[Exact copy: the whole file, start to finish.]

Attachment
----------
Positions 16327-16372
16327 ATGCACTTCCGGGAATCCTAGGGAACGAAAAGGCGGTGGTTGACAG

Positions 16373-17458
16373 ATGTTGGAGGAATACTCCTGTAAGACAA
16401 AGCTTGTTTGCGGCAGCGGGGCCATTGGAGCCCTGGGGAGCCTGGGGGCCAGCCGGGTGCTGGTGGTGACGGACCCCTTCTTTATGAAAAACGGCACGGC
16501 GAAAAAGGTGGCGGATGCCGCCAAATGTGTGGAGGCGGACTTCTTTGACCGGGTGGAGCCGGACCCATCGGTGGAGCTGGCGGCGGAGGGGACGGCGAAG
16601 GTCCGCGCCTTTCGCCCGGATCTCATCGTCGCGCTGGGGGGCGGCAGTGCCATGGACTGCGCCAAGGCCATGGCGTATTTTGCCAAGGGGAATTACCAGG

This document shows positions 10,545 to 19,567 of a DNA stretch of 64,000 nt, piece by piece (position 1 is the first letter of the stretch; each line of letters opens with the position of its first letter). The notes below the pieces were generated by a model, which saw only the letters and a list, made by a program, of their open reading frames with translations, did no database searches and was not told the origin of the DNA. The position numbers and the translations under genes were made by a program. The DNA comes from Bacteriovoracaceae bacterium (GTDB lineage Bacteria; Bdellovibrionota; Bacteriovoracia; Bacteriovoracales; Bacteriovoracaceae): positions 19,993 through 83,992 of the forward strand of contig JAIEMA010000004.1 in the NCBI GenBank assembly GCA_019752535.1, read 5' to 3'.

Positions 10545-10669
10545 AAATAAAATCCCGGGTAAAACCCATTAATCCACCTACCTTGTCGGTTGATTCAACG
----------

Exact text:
Positions 16327-16372
16327 ATGCACTTCCGGGAATCCTAGGGAACGAAAAGGCGGTGGTTGACAG

Positions 16373-17458
16373 ATGTTGGAGGAATACTCCTGTAAGACAA
16401 AGCTTGTTTGCGGCAGCGGGGCCATTGGAGCCCTGGGGAGCCTGGGGGCCAGCCGGGTGCTGGTGGTGACGGACCCCTTCTTTATGAAAAACGGCACGGC
16501 GAAAAAGGTGGCGGATGCCGCCAAATGTGTGGAGGCGGACTTCTTTGACCGGGTGGAGCCGGACCCATCGGTGGAGCTGGCGGCGGAGGGGACGGCGAAG
16601 GTCCGCGCCTTTCGCCCGGATCTCATCGTCGCGCTGGGGGGCGGCAGTGCCATGGACTGCGCCAAGGCCATGGCGTATTTTGCCAAGGGGAATTACCAGG

This document shows positions 10,545 to 19,567 of a DNA stretch of 64,000 nt, piece by piece (position 1 is the first letter of the stretch; each line of letters opens with the position of its first letter). The notes below the pieces were generated by a model, which saw only the letters and a list, made by a program, of their open reading frames with translations, did no database searches and was not told the origin of the DNA. The position numbers and the translations under genes were made by a program. The DNA comes from Bacteriovoracaceae bacterium (GTDB lineage Bacteria; Bdellovibrionota; Bacteriovoracia; Bacteriovoracales; Bacteriovoracaceae): positions 19,993 through 83,992 of the forward strand of contig JAIEMA010000004.1 in the NCBI GenBank assembly GCA_019752535.1, read 5' to 3'.

Positions 10545-10669
10545 AAATAAAATCCCGGGTAAAACCCATTAATCCACCTACCTTGTCGGTTGATTCAACG